HOUSTON — Nearly one in four homeowners spend more time in their kitchen than they did two years ago, while a sizeable number are involved in an ever-growing range of non-traditional activities, according to a new study conducted by the Research Institute for Cooking & Kitchen Intelligence (RICKI).
The online survey, conducted in late-2018 among both homeowners and kitchen design professionals, was aimed at determining the activities – beyond the traditional activities of cooking, eating and clean-up – that are taking place in kitchens today.
According to the RICKI survey, nearly one in four surveyed homeowners report that they spend an average of three hours in the kitchen each day. Four in 10 sit at the kitchen table or island and have a meal with family or friends every day, and 16% are doing so more often than they were two years ago, RICKI said. The leading activity taking place in the kitchen that designers say has had the greatest impact is the trend toward more gathering and socializing, the researchers added.
“Today’s homeowners are doing far more than simply preparing, cooking and eating in their kitchen,” RICKI said. “Many consumers informed us that they do several activities simultaneously, multi-tasking in their kitchens, but they don’t even realize they’re doing it.”
According to the Houston-based research firm, the top non-cooking or eating activities taking place in today’s kitchens most often include: feeding pets; listening to music; gathering with family; cleaning household items (besides cooking or cleaning utensils); reading (either print or on a digital device); watching TV/streaming video, and paying bills.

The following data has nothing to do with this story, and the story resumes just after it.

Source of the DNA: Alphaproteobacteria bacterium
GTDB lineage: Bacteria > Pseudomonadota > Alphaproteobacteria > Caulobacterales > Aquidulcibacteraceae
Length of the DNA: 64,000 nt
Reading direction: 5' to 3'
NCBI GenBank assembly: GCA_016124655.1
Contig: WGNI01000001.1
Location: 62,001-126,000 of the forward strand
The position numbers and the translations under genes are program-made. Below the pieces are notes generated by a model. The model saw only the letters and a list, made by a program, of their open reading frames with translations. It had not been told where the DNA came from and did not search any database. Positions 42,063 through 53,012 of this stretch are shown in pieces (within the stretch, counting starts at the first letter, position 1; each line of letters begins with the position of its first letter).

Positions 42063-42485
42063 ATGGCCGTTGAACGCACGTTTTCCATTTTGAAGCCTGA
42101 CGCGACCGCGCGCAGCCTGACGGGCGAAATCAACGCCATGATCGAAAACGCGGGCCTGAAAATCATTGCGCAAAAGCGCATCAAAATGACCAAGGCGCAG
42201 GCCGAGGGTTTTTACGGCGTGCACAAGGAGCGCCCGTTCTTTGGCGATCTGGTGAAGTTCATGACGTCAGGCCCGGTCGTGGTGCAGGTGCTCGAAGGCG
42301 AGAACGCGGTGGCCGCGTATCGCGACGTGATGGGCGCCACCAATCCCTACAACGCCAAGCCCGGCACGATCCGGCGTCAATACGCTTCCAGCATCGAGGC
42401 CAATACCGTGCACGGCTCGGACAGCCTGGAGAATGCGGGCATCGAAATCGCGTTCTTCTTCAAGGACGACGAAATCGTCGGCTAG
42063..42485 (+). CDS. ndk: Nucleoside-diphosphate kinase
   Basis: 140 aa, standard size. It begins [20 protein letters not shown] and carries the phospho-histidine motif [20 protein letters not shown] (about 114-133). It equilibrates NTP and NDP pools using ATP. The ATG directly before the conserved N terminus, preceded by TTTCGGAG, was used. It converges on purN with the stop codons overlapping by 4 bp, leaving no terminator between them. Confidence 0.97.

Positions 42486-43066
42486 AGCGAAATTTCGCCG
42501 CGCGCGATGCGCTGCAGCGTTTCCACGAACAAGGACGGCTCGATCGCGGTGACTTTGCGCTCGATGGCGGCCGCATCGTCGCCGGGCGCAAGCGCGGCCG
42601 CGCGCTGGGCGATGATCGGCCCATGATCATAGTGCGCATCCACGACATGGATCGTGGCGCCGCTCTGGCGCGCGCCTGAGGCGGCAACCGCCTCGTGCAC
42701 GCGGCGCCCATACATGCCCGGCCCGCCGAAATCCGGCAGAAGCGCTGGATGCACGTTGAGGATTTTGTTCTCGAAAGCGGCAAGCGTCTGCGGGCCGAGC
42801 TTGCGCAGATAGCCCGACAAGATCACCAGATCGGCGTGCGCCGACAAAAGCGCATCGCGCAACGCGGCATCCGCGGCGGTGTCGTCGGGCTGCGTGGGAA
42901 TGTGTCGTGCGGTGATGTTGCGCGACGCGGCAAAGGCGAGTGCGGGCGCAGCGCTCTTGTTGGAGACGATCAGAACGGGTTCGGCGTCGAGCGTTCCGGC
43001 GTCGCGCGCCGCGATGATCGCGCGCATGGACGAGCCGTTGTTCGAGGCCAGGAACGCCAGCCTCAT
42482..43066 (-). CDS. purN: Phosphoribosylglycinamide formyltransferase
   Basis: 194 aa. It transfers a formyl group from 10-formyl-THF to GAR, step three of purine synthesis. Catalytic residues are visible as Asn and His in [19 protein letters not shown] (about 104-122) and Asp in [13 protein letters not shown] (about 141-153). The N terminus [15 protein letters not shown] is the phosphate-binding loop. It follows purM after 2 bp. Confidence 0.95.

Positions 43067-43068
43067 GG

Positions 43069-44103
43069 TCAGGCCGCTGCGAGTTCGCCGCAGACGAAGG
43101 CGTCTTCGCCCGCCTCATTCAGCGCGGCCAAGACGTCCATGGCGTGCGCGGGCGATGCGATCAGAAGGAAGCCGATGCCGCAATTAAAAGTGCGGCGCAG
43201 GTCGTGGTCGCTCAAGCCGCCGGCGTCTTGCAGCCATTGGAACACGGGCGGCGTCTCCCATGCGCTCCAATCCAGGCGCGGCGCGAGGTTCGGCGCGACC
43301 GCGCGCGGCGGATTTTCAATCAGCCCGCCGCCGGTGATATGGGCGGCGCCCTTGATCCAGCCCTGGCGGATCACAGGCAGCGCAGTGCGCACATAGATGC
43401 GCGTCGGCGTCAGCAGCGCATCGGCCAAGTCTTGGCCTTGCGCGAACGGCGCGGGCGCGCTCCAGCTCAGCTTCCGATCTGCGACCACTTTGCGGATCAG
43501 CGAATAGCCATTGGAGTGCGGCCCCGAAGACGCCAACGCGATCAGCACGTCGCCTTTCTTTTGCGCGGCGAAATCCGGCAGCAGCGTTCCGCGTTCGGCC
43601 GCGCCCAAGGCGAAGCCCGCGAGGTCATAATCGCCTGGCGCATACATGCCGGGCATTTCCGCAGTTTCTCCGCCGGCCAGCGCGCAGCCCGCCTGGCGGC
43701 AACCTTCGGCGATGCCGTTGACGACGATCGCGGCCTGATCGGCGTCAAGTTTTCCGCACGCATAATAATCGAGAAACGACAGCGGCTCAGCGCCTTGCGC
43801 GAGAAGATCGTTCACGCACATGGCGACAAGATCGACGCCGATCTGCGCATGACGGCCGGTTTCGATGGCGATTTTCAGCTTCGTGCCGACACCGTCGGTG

Other non-traditional kitchen activities include gathering with friends; playing games (video games, cards, board games), and doing schoolwork, RICKI noted.
Additional survey findings were as follows:
- Three in 10 homeowners are dining in more compared to two years ago, while close to one in six homeowners are eating out more.
- 14 percent of surveyed homeowners have used a subscription meal service, doubling since 2016.
- The top changes that homeowners feel would make their kitchens function better are to create larger overall footprints and add countertop space.
- The top ways kitchen design has changed to accommodate homeowners’ latest needs include: additional seating, larger, more open kitchens, dedicated spaces for devices, installing more outlets for “smart spots” and adding dedicated pet centers. Designers also report a greater focus on specific zones beyond the traditional work triangle, more integrated desks and filing cabinets, more hidden storage overall, additional TVs and ensuring Wi-Fi/Bluetooth capability.